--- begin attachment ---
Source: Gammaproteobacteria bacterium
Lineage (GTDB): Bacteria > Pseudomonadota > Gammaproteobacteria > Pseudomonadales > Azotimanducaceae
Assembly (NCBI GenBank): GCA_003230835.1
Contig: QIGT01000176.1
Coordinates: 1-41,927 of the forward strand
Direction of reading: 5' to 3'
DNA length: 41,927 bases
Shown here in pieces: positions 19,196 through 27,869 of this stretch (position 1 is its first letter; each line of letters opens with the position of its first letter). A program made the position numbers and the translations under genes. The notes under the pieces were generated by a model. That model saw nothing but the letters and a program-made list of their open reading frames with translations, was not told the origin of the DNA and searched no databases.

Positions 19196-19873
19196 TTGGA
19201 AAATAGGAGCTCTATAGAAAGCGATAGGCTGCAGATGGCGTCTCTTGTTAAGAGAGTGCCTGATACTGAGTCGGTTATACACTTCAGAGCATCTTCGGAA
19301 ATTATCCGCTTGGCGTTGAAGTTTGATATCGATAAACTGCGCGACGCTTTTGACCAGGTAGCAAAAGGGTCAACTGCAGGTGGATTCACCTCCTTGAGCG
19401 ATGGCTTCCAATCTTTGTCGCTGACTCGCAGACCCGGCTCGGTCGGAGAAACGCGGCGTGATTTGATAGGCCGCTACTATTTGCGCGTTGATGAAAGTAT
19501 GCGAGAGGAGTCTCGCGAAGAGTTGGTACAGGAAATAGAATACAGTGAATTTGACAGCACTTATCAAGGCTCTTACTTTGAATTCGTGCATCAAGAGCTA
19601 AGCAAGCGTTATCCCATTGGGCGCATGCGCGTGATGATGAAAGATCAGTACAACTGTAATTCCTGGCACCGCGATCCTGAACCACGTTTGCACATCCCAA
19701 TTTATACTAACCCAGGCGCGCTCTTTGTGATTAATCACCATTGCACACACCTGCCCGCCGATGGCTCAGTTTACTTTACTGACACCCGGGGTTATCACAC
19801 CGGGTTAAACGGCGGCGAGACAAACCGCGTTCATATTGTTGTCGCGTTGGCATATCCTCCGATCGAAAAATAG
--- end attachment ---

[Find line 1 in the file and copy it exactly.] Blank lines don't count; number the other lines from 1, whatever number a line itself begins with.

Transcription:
Source: Gammaproteobacteria bacterium